So the four elements of the offence of trafficking a marketable quantity of a controlled drug are:

One - the accused intentionally trafficked in a substance.

Two - the substance trafficked was a controlled drug.

Three – the accused was reckless as to the substance trafficked being a controlled drug.

Four – the accused trafficked a marketable quantity of the controlled drug

You will remember my earlier directions about the first three elements. The difference here lies in the fourth element - you need only be satisfied a marketable, rather than commercial, quantity was trafficked.

I direct you as a matter of law that [specify relevant quantity]is a marketable quantity of [identify relevant controlled drug]. If you are satisfied that NOA trafficked [identify relevant quantity and controlled drug alleged], then you may find this fourth element proved. If you are also satisfied that the prosecution has proved the first three elements, you may find NOA guilty of this alternative offence of trafficking a marketable quantity of a controlled drug.

[Discuss relevant evidence or arguments].

Trafficking controlled drugs

[If trafficking a controlled drug is available as an alternative verdict, add the following shaded section]

I must also direct you about the crime of trafficking a controlled drug. This is an alternative to the offence of trafficking a [commercial / marketable] quantity of a controlled drug. This means you only need to deliver a verdict to this offence if you are not satisfied that the prosecution has proved the offence of trafficking a [commercial / marketable] quantity of [insert controlled drug], beyond reasonable doubt. If you are satisfied NOA is guilty of trafficking a [commercial / marketable] quantity of [insert controlled drug], then you do not need to deliver a verdict on this alternative.

The offence of trafficking [insert controlled drug] is very similar to the offence of trafficking a [commercial / marketable] quantity of [insert controlled drug]. There is, however, one important difference: the prosecution does not need to prove that NOA trafficked a particular quantity of the controlled drug.

So the three elements of the offence of trafficking a controlled drugs are:

One - the accused intentionally trafficked in a substance.

Two - the substance trafficked was a controlled drug.

Three – the accused was reckless as to the substance trafficked being a controlled drug.

You will remember my earlier directions about these three elements.

[Discuss relevant evidence or arguments].

Defences

[Insert directions on any relevant ‘general’ defences under the Criminal Code]

[The following defences specific to Part 9.1 may also be relevant].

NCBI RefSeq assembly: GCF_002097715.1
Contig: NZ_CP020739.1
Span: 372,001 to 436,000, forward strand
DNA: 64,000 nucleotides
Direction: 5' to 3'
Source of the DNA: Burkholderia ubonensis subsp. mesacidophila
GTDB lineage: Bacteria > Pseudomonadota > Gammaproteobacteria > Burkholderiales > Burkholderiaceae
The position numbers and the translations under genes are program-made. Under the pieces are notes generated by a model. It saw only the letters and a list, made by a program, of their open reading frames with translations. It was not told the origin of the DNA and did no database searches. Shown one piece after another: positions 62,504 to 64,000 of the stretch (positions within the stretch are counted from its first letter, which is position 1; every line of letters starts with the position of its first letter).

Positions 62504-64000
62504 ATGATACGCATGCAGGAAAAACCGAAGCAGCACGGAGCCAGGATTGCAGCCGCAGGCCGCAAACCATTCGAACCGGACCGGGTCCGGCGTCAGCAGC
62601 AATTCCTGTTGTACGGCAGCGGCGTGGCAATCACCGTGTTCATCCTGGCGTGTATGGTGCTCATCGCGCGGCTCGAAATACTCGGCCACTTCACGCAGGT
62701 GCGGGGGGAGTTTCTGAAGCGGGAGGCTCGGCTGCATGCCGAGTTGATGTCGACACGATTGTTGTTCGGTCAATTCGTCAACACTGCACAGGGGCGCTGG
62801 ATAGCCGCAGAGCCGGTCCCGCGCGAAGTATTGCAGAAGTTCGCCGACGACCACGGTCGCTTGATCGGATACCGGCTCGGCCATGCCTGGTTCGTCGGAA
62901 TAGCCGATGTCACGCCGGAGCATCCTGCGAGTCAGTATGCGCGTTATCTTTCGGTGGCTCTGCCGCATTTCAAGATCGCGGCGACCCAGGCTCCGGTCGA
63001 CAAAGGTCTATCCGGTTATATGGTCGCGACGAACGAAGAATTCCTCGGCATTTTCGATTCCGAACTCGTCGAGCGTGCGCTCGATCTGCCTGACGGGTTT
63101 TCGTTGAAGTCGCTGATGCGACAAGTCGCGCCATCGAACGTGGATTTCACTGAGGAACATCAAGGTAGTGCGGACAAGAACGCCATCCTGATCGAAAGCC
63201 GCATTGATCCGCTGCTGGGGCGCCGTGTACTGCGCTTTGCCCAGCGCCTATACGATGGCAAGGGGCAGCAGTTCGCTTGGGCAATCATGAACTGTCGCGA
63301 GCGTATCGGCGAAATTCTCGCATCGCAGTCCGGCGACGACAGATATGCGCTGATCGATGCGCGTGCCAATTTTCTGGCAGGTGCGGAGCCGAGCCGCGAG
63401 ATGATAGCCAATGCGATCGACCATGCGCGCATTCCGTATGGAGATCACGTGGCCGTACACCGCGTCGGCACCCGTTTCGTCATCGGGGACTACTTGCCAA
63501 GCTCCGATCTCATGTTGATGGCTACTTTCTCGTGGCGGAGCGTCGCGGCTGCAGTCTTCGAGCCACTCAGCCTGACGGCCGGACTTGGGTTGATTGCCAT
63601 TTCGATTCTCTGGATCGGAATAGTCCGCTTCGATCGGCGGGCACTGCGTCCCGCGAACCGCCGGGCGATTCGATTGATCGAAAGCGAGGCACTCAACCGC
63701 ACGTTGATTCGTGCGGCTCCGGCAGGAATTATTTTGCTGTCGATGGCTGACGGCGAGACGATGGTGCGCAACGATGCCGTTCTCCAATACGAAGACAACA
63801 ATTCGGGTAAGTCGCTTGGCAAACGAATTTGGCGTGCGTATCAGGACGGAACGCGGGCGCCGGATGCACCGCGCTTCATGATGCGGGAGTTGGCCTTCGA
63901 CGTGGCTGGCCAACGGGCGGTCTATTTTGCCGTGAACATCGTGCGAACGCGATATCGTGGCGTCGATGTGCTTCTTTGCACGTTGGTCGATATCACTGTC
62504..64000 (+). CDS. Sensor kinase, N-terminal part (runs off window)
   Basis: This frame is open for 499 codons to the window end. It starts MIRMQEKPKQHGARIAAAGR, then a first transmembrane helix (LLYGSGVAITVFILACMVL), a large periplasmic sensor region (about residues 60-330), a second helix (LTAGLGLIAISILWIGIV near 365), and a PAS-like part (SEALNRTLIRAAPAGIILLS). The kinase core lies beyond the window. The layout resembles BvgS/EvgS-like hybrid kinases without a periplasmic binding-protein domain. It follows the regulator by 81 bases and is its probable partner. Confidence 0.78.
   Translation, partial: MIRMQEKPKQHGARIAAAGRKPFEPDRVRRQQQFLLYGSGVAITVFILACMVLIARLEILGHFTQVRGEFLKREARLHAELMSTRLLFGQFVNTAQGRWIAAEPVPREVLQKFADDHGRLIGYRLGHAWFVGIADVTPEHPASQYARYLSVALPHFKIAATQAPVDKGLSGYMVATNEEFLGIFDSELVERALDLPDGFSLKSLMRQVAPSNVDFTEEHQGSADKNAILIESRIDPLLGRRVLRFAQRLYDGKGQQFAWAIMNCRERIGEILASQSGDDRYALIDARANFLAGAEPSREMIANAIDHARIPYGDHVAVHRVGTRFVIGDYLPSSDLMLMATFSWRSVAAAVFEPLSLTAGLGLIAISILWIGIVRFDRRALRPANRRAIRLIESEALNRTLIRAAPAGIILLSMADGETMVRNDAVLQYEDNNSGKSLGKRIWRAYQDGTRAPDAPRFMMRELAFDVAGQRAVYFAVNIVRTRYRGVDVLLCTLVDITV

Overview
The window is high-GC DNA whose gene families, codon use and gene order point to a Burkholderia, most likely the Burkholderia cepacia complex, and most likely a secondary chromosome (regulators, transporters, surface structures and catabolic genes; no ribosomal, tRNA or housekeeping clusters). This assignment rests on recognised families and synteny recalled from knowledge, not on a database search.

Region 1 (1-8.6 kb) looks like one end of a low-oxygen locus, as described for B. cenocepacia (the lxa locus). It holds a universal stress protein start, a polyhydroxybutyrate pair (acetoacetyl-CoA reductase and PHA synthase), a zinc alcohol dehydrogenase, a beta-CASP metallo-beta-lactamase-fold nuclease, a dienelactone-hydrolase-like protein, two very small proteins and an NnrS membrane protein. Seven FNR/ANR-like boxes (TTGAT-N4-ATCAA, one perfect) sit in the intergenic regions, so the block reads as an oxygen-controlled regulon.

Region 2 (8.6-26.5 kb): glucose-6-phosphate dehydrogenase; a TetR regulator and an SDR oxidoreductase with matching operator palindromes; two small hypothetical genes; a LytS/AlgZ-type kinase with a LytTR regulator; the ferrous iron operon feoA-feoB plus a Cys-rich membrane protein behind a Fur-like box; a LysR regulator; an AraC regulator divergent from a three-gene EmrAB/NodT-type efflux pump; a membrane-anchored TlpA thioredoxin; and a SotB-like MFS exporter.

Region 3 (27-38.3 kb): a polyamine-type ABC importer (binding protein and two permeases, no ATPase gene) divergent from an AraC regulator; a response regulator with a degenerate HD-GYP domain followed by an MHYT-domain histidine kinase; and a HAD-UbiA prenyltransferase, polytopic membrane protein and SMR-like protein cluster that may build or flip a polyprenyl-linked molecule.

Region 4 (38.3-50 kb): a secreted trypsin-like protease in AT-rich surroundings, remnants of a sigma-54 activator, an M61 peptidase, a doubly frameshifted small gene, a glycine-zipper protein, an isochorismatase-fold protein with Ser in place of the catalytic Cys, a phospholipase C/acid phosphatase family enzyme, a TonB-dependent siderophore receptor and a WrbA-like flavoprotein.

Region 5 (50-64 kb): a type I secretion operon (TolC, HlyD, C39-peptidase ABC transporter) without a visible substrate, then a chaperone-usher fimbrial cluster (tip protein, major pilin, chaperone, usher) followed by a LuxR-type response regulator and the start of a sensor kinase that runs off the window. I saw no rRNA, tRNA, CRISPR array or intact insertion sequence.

Reasonable belief that conduct was justified or excused by or under a law

[If the evidence raises the issue of whether the accused had a reasonable belief that the conduct was justified or excused by or under a law, add the following shaded section]

The defence has argued that NOA was under a mistaken but reasonable belief that his/her conduct was [justified / excused] under a law of [the Commonwealth / a State / a Territory].

[Insert evidence and argument relied on by the accused].

Before you may find NOA guilty of [this offence / these offences], the prosecution must prove, beyond reasonable doubt, the accused did not have such a mistaken belief. You must find the defendant not guilty if the prosecution has failed to prove this beyond reasonable doubt.

[Discuss relevant evidence or arguments].

Summary

To summarise before you can find NOA guilty of trafficking a [commercial / marketable] quantity of a controlled drug, the prosecution must prove to you beyond reasonable doubt:

One - the accused intentionally trafficked in a substance.

Two - the substance trafficked was a controlled drug.

Three – the accused was reckless as to the substance trafficked being a controlled drug.

Four – the accused trafficked a [commercial / marketable] quantity of the controlled drug

If you find that any of these elements have not been proven beyond reasonable doubt, then you must find NOA not guilty of trafficking a [commercial / marketable] quantity of a controlled drug.

Last updated: 1 July 2017

Notes

[1] Where the prosecution seeks to rely on Kural reasoning to establish the accused’s state of mind, this charge will need to be adapted to incorporate this. See Bahri Kural v R (1987) 162 CLR 502; Smith & Afford v R (2017) 259 CLR 291; [2017] HCA 19.

See Also

9.1.1 - Trafficking Controlled Drugs

9.1.1.2 - Checklist: Trafficking Marketable or Commercial Quantities of Controlled Drugs

9.1.1.3 - Charge: Trafficking Controlled Drugs

9.1.1.4 - Checklist: Trafficking Controlled Drugs